Did you know that the bicycle we know now has a very long history? Starting from the simple shape, three-wheeled to modern bikes with various types and variations that we know today. All that can not be separated from the creativity and innovation developed by experts from various fields that complement each other.
In various information and historical records, the first bicycle was discovered by Baron Karl Drais von Sauerbronn or more commonly known as Karl Drais-born on April 29, 1785, in Karlsruhe, Germany. He works as the chief forest supervisor. To support his duties as chief forest supervisor, he needs transportation equipment with high mobility.
Based on these needs, Karl Drais then innovated to create a means of transportation to support his work. Until finally he succeeded in creating a breakthrough that is very important for the modern bicycle technology that we encounter now. The initial form of the bicycle that was created at that time was a three-wheeled bicycle without pedals.
Quoted from Akhmad, Karls Drais made his first trip on June 12, 1817, from Mannheim to Schwetzinger Relaishaus. His second trip from Gernsbach to Baden was also carried out in the same year. With that vehicle, Karl Drais was reportedly able to go faster.
The first trip with his bicycle was covered and published in a local German newspaper in 1817. Karl Drais himself gave the name of this creation bicycle with Draisienne. Draisienne’s popularity did not last long. Because thereafter new types of bikes with their respective advantages emerge.
Thanks to this idea and creativity, Karls Drais was awarded the title of duke on January 12, 1818. In addition, Grand Duke Karl Drais was also appointed as a professor of mechanics. This degree is an honorary degree that has nothing to do with universities or other institutions. When retiring from civil service, Karl Drais continued to receive a salary in return for his services as a bicycle inventor.
In Indonesia, the popularity of bicycles was introduced in the Dutch colonial period. The Dutch brought bicycles made in Europe as a means of transportation during their occupation in Indonesia.
Unlike what we are seeing now, once the common people have not been able to enjoy the means of transportation. Only rulers and aristocrats can enjoy bicycles. Almost everyone recognizes that bicycles, which are generally made in Europe, were a luxury means of transportation at that time.
In the 1960s, along with the development of transportation technology, the position of the bicycle as a high-class vehicle was slowly displaced by the popularity of motorbikes and cars. While bicycles made in the 1930s to 1950s soon became old things that were easy to leave behind, even though there were also people who started collecting bicycles in this era.
As reported by Akhmad, ancient bicycles made in England include Humber Cross (1901), Raleigh (1939), Phillips (1956), Hercules (1922). While bicycles made in the Netherlands are Batavus (1920), Gazelle (1925), Valuas (1940), Master (1950), and several others.
Ancient bikes made in the Netherlands (Dutch Bike) are often also dubbed as bicycles or camel bicycles. Even now in the 21st century, there are still collections of bicycles made in the early 20th century such as the Veeno brand that is sought after by bicycle lovers.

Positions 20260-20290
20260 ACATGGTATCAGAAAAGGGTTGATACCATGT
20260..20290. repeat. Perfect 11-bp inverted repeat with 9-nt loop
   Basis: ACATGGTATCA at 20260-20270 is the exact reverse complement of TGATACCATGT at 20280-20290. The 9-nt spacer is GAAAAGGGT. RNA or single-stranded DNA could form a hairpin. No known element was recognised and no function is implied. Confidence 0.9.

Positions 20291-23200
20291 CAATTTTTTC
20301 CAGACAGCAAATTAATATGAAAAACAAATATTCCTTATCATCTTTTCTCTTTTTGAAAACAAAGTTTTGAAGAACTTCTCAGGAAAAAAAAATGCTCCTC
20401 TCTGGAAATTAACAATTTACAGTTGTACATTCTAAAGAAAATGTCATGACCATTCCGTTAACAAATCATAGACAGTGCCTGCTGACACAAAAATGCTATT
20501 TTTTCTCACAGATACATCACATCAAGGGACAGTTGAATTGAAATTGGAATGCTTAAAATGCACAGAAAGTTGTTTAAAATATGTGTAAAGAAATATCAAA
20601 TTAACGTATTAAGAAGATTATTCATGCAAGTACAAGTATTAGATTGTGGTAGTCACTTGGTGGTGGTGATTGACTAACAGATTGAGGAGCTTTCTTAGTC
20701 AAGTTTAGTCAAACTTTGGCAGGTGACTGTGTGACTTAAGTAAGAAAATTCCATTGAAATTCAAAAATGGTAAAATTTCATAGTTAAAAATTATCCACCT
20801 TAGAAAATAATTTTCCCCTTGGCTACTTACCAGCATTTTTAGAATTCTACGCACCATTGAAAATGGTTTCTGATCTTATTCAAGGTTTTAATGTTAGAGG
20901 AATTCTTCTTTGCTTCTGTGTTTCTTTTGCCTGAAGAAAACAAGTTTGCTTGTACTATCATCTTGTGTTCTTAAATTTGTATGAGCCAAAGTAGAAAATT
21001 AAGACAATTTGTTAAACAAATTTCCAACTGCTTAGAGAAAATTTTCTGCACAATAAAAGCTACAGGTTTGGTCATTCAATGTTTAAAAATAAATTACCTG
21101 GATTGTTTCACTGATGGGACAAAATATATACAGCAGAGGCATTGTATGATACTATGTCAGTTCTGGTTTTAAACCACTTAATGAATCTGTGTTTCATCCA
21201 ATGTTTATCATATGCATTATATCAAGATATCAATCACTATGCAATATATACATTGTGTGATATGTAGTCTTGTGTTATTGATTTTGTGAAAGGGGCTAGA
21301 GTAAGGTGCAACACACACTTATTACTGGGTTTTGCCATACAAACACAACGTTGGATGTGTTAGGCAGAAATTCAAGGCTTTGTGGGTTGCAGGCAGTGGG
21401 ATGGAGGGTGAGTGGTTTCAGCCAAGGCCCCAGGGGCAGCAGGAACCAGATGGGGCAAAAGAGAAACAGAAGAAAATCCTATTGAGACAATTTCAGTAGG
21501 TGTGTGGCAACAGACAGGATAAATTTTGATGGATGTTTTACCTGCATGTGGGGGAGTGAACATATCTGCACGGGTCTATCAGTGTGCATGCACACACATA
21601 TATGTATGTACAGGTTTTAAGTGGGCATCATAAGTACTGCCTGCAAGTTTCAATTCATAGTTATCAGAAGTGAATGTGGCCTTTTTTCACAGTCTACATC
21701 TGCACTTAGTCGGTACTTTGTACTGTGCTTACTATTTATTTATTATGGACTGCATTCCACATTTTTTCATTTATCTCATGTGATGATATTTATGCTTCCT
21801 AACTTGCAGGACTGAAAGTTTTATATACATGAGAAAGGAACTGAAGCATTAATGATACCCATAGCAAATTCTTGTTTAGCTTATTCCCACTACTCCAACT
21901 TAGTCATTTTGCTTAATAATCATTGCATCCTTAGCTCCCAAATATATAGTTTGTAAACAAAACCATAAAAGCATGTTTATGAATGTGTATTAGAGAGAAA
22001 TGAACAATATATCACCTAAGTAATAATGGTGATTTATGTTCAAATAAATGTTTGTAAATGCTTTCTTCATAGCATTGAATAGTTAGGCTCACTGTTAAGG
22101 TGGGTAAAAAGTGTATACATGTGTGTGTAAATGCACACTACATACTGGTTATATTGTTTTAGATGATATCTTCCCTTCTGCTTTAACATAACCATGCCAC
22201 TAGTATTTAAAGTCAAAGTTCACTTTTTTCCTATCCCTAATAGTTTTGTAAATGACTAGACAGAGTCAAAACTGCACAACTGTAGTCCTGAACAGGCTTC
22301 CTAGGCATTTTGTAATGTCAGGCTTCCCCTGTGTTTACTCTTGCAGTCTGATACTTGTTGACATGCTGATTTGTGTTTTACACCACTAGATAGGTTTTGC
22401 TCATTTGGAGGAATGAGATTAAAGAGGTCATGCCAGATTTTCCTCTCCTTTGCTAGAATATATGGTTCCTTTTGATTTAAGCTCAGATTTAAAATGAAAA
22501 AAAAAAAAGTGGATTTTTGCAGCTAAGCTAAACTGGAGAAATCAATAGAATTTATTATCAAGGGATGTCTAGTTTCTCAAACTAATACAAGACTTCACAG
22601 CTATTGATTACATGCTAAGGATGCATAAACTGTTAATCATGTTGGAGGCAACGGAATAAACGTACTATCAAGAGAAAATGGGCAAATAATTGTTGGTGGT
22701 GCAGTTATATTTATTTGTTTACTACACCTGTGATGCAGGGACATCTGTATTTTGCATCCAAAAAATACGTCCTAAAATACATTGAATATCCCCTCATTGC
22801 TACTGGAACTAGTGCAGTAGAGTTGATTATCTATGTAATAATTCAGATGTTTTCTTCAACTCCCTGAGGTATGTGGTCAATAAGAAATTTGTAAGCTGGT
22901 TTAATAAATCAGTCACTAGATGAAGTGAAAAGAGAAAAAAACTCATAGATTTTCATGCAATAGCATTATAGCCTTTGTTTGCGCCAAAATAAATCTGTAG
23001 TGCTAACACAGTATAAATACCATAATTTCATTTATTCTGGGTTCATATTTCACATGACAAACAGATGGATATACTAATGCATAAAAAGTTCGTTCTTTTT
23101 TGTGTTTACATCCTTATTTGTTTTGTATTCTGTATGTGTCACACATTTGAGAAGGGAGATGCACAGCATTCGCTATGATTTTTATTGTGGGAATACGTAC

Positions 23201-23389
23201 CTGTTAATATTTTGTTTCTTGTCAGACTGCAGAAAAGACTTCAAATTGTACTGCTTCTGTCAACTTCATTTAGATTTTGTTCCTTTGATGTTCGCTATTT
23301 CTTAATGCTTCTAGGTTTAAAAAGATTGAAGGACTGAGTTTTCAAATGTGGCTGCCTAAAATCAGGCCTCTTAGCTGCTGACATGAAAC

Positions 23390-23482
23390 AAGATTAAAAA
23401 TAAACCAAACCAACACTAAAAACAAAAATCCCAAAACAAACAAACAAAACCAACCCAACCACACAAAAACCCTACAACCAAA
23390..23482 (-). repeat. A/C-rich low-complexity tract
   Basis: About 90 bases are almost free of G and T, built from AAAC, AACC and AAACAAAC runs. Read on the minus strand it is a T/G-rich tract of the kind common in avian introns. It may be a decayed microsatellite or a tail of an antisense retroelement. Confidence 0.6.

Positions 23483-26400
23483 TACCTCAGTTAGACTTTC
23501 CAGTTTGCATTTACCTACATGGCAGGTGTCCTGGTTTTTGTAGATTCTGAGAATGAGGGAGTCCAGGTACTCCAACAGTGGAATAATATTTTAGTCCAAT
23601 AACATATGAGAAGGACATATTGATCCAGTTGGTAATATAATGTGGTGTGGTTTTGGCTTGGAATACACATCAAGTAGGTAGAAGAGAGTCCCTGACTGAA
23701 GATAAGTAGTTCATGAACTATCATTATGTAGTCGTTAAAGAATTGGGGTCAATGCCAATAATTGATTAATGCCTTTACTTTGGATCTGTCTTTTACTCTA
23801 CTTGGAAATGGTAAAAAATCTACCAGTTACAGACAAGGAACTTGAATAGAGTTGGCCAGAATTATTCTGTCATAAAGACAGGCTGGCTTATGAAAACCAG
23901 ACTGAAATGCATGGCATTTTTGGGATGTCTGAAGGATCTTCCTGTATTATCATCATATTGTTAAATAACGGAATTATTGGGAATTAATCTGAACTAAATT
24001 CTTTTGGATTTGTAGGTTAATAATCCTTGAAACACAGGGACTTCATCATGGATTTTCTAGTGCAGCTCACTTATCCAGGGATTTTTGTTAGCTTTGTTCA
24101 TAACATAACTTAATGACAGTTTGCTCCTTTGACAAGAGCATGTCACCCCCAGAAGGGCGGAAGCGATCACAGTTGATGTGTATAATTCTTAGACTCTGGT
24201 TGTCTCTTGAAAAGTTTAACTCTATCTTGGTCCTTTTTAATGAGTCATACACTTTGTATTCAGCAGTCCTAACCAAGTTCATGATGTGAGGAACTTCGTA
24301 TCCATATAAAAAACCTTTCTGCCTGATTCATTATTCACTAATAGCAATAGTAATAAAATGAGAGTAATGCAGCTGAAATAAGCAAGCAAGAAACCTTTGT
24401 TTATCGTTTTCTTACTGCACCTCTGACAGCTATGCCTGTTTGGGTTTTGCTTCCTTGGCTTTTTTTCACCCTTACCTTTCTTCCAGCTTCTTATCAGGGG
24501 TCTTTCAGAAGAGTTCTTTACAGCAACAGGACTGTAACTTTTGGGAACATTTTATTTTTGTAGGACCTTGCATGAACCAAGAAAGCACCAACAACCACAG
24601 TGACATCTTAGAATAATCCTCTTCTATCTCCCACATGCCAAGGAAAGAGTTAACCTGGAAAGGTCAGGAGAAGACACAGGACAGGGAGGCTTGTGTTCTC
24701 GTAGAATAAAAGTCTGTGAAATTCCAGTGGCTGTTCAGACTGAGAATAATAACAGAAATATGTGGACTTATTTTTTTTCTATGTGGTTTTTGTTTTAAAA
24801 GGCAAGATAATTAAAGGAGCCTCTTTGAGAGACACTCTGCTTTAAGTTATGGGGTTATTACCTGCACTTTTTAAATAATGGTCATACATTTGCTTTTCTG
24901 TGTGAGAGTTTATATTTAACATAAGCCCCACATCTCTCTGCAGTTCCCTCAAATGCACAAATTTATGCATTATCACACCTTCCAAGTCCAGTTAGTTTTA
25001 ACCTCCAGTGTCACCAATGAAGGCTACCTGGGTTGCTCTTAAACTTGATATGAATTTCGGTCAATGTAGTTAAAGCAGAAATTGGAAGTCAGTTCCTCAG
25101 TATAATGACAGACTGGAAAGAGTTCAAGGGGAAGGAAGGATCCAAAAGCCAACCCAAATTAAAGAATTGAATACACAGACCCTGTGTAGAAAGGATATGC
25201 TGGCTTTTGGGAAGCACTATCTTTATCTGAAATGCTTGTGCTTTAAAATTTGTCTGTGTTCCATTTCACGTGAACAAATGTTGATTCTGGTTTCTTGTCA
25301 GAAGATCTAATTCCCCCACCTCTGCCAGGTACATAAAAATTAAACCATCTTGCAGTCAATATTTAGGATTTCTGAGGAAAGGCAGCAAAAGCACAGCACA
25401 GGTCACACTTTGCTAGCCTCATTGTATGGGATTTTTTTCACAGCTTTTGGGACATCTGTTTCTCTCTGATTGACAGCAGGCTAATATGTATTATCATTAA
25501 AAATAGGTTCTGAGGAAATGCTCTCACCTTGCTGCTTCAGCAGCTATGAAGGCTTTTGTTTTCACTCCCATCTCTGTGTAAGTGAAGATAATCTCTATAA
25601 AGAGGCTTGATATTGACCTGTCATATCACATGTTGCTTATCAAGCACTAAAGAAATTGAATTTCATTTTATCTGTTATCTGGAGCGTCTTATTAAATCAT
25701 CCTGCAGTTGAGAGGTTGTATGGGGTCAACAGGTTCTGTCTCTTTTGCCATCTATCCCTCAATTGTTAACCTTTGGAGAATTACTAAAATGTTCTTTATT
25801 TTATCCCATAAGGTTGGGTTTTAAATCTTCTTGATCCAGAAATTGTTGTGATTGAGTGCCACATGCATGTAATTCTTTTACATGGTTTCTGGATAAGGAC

In addition to onthel, we also know the term bike jengki. The term “jengki” comes from the word “Yankee”. This title is intended for Americans. This term emerged when Americans in the 1960s could invade Indochina. At that time, Americans and their products brought new physical characteristics, behaviors, thoughts, and appearance to Asians.
President Sukarno even had time to ban the entry of all Western-made products. As a result, bicycles made in the Netherlands and Western Europe could no longer enter Indonesia, so the bicycle market was enlivened by Chinese-made bicycles with new shapes and proportions such as the Butterfly and Phoenix brands.
When viewed, the frame of a bicycle made in China is much lighter and its size is smaller so it is easier to drive by Indonesians. The new output bicycles are often also called people by the name of the jengki bike.
From there jengki bikes became popular terms related to antique bicycles in addition to other designations such as beetle bikes and sounding bikes.
Besides jengki bikes, Indonesia actually has long known racing bikes. Before World War II there were already several professional Indonesian bicycle riders funded by companies such as Mansonia, Triumph, and Hima.
Initially, bicycle racing activities were in Semarang. The velodrome was founded in the city by architects Ooiman and Van Leeuwen. But this activity was stopped during the Japanese occupation. After the proclamation, bicycle racing was held again.
At the 2nd National Sports Week of 1951, bicycle racing had become an official sport in the competition. Several regions later formed a bicycle racing association, and finally, the Indonesian Bicycle Sports Association (ISSI) was established on May 20, 1956, in Semarang.
Starting in the 1980s, the popularity of bicycles in Indonesia began to be dominated by modern bikes such as mountain bikes, urban bicycles (commuting bikes), children’s bicycles and later there were folding bikes.
Of the many types of modern bikes, mountain bikes are the most popular in Indonesia. The bike, which was first introduced in 1977 by Joe Breeze, Gary Fisher, and his team, was indeed favored by many urban communities in Indonesia.
Now in the millennial era, bicycle models are also growing. Currently, there are MTB bikes (mountain bikes) to folding bikes. Besides that BMX bikes are also starting to be in demand by young Indonesians. This is because BMX bikes can be used to perform extreme attractions that challenge adrenaline.